Reviewing the tax system
In the coming year, the government will undertake a review of the tax system to determine whether it works well for Canadians, with a view to eliminating poorly targeted and inefficient tax measures. In particular, the government is concerned with “the ability of high net worth individuals to use private corporations to inappropriately reduce or defer tax.”
2. Other business measures
The Government’s confirms their intent to maintain a rule that allows income earned from property to qualify as active business income where a business has more than five full-time employees. In addition,
- Clean technologies: According to the Government, the global clean technology market presents a promising opportunity for Canadian businesses, a source of new clean jobs for the middle class, and a driver of prosperity for us all. More than $1 billion over four years to support future clean technology investments, including in the forestry, fisheries, mining, energy, and agriculture sectors. In addition, over $130 million over five years to support clean technology research, development and demonstration activities.
- Enhancing food safety in Canada – $38.5 million over two years, on a cash basis, to further strengthen and modernize Canada’s food safety system. According to the Government, an effective and reliable food safety system protects the health of Canadians and supports foreign consumer confidence and demand for Canadian agri-food products.
- Enhancing the safety of railways and the transportation of dangerous goods – Up to $143 million over three years to sustain existing measures and support new and expanded activities to strengthen oversight and enforcement, and to enhance prevention and response capabilities related to rail safety and the transportation of dangerous goods.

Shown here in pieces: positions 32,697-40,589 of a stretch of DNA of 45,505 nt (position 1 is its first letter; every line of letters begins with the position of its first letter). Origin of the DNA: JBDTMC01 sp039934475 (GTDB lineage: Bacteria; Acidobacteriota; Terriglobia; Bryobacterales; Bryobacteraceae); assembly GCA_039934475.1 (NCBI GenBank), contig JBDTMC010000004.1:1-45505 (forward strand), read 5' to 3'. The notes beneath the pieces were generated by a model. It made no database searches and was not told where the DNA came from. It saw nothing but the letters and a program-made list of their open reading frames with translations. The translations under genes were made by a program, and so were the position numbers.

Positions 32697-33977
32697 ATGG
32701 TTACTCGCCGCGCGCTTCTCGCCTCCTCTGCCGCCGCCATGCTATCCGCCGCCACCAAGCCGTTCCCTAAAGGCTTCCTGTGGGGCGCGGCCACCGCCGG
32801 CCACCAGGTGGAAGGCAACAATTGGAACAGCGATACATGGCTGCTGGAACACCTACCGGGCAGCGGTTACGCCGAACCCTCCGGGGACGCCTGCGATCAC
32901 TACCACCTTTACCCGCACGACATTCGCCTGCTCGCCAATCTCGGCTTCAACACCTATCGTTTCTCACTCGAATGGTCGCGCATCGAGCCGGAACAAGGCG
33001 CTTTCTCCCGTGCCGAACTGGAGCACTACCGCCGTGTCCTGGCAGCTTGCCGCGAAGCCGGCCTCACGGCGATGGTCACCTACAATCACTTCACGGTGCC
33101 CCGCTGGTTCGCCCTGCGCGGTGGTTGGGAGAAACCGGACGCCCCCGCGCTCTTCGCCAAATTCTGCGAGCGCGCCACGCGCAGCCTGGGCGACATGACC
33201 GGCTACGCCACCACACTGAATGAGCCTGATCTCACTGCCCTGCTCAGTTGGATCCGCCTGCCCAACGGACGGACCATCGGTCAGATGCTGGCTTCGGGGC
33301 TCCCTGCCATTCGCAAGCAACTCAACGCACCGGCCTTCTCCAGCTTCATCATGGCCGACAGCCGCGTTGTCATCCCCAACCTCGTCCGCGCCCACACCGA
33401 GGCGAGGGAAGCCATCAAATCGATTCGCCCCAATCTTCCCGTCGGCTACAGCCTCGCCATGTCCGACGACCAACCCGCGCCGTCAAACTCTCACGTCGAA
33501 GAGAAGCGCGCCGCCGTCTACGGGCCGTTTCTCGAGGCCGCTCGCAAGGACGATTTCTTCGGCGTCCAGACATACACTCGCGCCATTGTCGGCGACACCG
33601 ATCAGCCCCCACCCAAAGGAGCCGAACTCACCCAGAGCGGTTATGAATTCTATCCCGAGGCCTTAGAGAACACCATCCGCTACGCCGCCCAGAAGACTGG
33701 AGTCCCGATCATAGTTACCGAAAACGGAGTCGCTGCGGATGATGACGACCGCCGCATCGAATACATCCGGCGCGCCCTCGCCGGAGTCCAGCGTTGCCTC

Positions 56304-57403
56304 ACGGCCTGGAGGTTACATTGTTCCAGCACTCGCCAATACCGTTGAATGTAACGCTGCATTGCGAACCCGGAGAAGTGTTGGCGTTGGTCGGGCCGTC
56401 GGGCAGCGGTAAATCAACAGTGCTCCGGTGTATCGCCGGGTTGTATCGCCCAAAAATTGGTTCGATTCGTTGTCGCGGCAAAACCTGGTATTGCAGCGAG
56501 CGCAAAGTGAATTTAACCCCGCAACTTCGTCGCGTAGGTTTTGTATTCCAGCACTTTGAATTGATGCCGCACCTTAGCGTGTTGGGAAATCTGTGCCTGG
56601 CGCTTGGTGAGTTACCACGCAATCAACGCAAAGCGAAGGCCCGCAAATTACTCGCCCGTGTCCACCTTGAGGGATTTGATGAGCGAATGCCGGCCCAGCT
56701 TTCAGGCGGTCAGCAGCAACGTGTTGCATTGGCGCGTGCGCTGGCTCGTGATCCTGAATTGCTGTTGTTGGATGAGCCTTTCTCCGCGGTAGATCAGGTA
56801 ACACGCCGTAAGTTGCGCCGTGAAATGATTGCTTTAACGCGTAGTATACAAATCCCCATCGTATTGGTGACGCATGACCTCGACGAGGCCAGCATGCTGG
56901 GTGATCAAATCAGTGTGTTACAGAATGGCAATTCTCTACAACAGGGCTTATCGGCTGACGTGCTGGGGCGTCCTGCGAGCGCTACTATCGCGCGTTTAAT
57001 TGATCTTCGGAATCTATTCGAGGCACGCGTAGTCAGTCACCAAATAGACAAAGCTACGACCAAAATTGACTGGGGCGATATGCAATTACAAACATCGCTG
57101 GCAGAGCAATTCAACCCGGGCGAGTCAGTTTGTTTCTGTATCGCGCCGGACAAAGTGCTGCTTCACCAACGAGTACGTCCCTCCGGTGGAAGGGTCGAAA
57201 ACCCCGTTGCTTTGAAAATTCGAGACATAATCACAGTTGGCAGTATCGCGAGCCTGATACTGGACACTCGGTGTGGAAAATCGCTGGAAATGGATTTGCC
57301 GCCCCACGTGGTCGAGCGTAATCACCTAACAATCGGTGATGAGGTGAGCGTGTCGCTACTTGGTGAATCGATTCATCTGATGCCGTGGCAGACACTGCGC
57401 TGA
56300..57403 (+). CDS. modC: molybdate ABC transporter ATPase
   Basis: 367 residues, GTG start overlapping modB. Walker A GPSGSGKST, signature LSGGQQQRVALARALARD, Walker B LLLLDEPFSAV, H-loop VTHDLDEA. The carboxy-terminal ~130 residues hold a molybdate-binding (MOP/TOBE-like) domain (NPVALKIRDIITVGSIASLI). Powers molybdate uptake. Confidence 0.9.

- International re-engagement – Committed to strengthening Canada’s place in the world by re-energizing its efforts to engage with the United Nations and other international partners. According to the Government, this will lead to improved trade, economic growth and support for those who need it most such as the middle class.
- Canadians with disabilities – Chapter 5 of the budget – An Inclusive and Fair Canada discusses the government’s commitment to eliminate systemic barriers and deliver equality of opportunity to all Canadians living with disabilities. The government will consult with provinces, territories, municipalities and stakeholders to introduce a Canadians with Disabilities Act. This budget allocates $2 million over two years, starting in 2016–17, to support the full participation of Canadians with disabilities in this process.
3. Employment and payroll related measures
Several measures related to personal income tax, Employment Insurance, Canada Pension Plan. Old Age Security and job creation among others are also included in the budget. An overview of these HR and payroll budget measures can be found on our First Reference Talks blog.